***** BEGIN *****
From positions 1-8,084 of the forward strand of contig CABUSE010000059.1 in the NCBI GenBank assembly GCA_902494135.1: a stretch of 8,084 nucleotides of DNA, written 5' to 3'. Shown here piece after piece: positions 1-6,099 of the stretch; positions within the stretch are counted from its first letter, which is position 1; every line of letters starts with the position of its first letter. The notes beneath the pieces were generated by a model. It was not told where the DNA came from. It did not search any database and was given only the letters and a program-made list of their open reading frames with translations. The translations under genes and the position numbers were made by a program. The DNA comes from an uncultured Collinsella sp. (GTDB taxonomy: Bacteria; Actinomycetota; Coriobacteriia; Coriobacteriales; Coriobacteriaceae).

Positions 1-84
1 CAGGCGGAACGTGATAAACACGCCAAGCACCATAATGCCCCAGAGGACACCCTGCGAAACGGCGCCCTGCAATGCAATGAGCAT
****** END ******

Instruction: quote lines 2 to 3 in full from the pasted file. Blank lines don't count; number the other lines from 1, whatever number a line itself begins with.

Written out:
Positions 1-84
1 CAGGCGGAACGTGATAAACACGCCAAGCACCATAATGCCCCAGAGGACACCCTGCGAAACGGCGCCCTGCAATGCAATGAGCAT